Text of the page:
Miskolc 2007: games seven and eight annotations

4/30/2007 – The final two games of the Rapid Chess Match between Kramnik and Leko ended in draws, leaving Kramnik to win by 4½:3½ points. But they were not tame affairs, and the eighth game could have easily gone against Peter Leko, who found himself under considerable pressure. Our team of GM Ferenc Berkes and IM Gyula Meszaros have analysed the games for you.

ChessBase 14 Download ChessBase 14 Download

Everyone uses ChessBase, from the World Champion to the amateur next door. Start your personal success story with ChessBase 14 and enjoy your chess even more!


Along with the ChessBase 14 program you can access the Live Database of 8 million games, and receive three months of free ChesssBase Account Premium membership and all of our online apps! Have a look today!

More...

Rapid Chess Match Leko-Kramnik in Miskolc

The rapid chess match between Vladimir Kramnik, the reigning world champion, and Peter Leko, Hungary's top grandmaster, takes place from April 23 and 30 in the National Theater of Miskolc, Hungary. The games start at 16:00h and 17:30h (4 p.m. and 5:30 p.m.) local time, which is Central European Sommer Time (GMT +1). The arbiter is WGM Zsuzsa Veröci, Head of Communication of the Hungarian Chess Federation. The games can be watched live on the official site and on Playchess.com.

Round seven + eight express commentary

The final day of the rapid chess match in the National Theater in Miskolc was attended by a large crowd, with practically everybody (except for an emigreé named Natalia) rooting for the country's sporting hero. Peter Leko needed one win to equalise the score. GM Ferenc Berkes and IM Gyula Meszaros, who are doing the official match commentary for the public over infrared headphones, tell us how things went.

Kramnik,V (2772) - Leko,P (2738) [D43]
Rapid Match Miskolc HUN (7), 29.04.2007 [Berkes/Meszaros]

1.Nf3 d5 Peter decided not to meander in the maze of the English Opening or the Queen's Indian Defence again. 2.d4 Nf6 3.c4 e6 4.Nc3 c6 5.Bg5 h6 6.Bxf6. Peter told us that Kramnik was a little bit surprised by this variation, so he reacted carefully. After all it is not him who has to struggle for the point. 6...Qxf6 7.Qc2 dxc4 8.e3 b5 9.a4 Bb7 10.axb5 cxb5 11.Nxb5 Bb4+ 12.Nc3 0-0 13.Be2 Rc8! 14.0-0 Nd7 15.Rfc1 a5 16.Na4 Rab8 17.Qd1 e5

18.Rxc4. Kramnik doesn't take any unnecessary risk, the games develops on the usual path. Peter achives the half point easily. The question is open: will he be able to equalize after the lastgame? 18...Rxc4 19.Bxc4 Bxf3 20.Qxf3 Qxf3 21.gxf3 exd4 22.exd4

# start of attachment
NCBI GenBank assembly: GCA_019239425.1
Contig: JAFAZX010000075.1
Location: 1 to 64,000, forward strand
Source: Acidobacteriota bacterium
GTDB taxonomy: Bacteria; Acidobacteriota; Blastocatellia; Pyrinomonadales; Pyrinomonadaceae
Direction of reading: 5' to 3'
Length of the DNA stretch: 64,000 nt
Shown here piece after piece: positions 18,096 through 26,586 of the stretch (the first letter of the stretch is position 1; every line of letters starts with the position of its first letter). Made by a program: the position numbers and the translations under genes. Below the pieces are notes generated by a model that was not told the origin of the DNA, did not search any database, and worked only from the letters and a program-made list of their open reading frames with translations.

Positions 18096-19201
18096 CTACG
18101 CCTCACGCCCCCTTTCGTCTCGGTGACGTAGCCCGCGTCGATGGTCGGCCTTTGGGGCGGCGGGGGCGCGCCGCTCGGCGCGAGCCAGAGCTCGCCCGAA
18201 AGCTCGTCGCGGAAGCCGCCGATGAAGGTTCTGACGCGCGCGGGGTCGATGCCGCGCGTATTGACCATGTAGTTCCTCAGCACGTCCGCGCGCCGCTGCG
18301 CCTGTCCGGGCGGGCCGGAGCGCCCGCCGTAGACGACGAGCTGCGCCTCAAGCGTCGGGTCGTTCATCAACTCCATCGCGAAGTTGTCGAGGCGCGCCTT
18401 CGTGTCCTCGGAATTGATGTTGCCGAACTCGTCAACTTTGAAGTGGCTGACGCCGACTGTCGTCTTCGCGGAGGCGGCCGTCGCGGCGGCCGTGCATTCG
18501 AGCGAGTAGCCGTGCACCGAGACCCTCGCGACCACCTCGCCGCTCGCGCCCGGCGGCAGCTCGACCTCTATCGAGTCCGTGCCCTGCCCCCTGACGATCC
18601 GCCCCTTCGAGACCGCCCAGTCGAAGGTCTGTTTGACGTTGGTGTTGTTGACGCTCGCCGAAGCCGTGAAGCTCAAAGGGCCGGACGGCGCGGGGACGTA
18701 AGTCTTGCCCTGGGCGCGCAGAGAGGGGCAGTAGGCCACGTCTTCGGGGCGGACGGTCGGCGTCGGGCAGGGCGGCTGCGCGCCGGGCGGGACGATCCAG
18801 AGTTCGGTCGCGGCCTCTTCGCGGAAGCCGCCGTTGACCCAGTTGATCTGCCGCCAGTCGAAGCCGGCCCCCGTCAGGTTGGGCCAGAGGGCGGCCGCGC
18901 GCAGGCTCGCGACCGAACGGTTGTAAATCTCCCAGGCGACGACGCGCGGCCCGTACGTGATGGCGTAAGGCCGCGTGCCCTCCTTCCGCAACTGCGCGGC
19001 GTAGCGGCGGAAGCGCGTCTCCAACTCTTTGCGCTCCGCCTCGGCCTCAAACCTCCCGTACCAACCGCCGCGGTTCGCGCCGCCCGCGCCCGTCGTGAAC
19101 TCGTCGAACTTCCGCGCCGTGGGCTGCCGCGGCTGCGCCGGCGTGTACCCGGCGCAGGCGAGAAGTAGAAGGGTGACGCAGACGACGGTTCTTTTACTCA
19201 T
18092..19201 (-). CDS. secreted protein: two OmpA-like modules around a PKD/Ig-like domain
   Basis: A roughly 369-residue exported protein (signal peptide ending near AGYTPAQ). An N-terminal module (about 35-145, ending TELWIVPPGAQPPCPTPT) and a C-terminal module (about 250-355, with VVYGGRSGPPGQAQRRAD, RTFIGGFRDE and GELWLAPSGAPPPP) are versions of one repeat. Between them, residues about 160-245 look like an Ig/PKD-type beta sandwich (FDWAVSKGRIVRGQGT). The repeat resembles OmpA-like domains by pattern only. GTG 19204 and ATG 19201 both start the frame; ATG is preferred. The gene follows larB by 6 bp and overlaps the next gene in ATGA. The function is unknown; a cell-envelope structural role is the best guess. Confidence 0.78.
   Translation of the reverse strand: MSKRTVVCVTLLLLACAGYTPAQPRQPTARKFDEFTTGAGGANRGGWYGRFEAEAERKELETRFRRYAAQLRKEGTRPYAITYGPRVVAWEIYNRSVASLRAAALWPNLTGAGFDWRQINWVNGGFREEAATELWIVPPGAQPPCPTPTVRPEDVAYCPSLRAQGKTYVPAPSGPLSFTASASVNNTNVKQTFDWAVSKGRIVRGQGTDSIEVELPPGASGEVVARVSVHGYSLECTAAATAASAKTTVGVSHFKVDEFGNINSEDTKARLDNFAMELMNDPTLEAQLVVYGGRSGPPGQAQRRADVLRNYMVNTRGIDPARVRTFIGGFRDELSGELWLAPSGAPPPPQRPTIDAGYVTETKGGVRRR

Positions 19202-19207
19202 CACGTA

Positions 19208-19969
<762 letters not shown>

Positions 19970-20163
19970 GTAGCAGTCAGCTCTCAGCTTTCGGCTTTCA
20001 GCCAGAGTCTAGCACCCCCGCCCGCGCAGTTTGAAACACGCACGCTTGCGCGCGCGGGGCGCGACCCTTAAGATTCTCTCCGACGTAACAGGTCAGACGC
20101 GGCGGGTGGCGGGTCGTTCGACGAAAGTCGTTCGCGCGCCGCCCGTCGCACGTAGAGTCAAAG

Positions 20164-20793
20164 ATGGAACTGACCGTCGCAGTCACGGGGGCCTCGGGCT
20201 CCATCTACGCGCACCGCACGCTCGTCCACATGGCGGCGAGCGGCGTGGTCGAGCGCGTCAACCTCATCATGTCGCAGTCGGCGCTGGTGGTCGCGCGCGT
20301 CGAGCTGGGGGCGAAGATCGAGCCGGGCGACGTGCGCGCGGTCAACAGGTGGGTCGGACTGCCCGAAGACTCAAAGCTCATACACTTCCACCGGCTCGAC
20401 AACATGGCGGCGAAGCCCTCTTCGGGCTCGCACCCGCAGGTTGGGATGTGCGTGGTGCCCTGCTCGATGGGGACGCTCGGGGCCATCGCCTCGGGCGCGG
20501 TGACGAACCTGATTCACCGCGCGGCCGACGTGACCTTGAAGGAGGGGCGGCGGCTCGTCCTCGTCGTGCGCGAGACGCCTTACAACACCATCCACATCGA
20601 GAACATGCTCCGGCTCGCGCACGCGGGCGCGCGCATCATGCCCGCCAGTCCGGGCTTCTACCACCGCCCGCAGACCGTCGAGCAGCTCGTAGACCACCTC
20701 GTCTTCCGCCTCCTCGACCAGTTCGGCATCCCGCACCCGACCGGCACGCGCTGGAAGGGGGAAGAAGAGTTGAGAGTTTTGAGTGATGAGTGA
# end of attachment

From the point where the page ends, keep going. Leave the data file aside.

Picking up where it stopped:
22...Nb6! Black forces the exchange of the knights, and the draw becomes inevitable in the developing opposite coloured bishop endgame, because of the weakness of the white kingside. 23.Nxb6 Rxb6 24.Rd1 Kf8 25.b3 Rg6+ 26.Kf1 Rg5 27.Rd3 Rh5 28.Kg2 Rg5+ 29.Kf1 Rh5 30.Kg2 Rg5+ 1/2-1/2.


Leko,P (2738) - Kramnik,V (2772) [C77]
Rapid Match Miskolc HUN (8), 29.04.2007 [Berkes/Meszaros]

1.e4 e5 2.Nf3 Nc6 3.Bb5 a6 4.Ba4 Nf6 5.d3 b5 6.Bb3 Bc5 7.0-0 d6 8.c3 h6 9.a4 Rb8 10.d4 Bb6 11.Na3. Peter condemned this move after the game. 11...0-0 12.axb5 axb5 13.Nxb5. Peter, as he later admitted, bluffed. He was obliged to do so because he wanted to equalize the score in the match. 13...Bg4

14.Be3?! White might to close the position by all means, because he is behind in development. We think the logical continuation would be 14.d5 Now most likely 14...Ne7 15.Bc2 Ng6 (15...Nxe4?! 16.Bxe4 f5 17.Bb1 e4 18.h3 Bh5 19.g4!; 15...Nexd5!? 16.exd5 e4 17.h3 Bh5 18.g4 exf3 19.gxh5 Qd7 20.Qxf3 Qxb5 21.Bxh6 Qxd5 22.Qxd5 Nxd5 23.Bd2+/-) 16.h3 Bd7 17.c4 can happen and in spite of the feeling that Black has enough compensation we cannot find any satisfying follow-up. For example: 17...Nh5 (or 17...Bxb5 18.cxb5 Qd7 19.Qe2 +/=) 18.Nxe5 Nxe5 19.Qxh5 Nxc4 20.Nc3 +/=. 14...d5! Typical blow in the center which lands White in difficulty at once. 15.exd5 Nxd5 16.h3. 16.Qd3 Bxf3 17.gxf3 Nce7! 18.Kh1 c6 19.Na3 exd4 20.cxd4 Ng6-/+. 16...Bh5 17.g4?! Although White gets rid of the pin, he breaches the position of his own king. 17...Bg6 18.Na3 exd4 19.cxd4

19...Be4?! Kramnik's play is comfortable, actually he can do whatever he wants. Don't forget that drawing this game would mean the win of the match for him. 19...Qd6! 20.Kg2 (20.Nc4? Nxe3! 21.fxe3 Qg3+) 20...Nf4+ 21.Bxf4 Qxf4-/+ Rfd8, Be4. 20.Bc2 Bxf3 21.Qxf3 Nxd4 22.Bxd4 Bxd4 23.Rad1 c5 24.Nb5 [24.Nc4 =/+]

24...Rxb5! This move is in a class by itself. In the commentator-room we crossed our fingers for the exchange sacrifice not to be discovered. But Kramnik is uninterceptable. 25.Qd3 g6 26.Qxb5 Nf4 27.Qc6 Nxh3+ 28.Kg2 Nf4+ 29.Kf3 Ne6 [29...Qg5! 30.Bb3 h5 31.Rg1 Ne6-+] 30.Kg2. Here Peter offered a draw. After the game (and the match) Kramnik told us that he felt like he was winning, but he didn't see any tangible line. Peter's offer ensured the win of the match for him and he was not able to resist accepting it. 1/2-1/2.

Links


Discussion and Feedback Join the public discussion or submit your feedback to the editors


Discuss

Rules for reader comments

 
 

Not registered yet? Register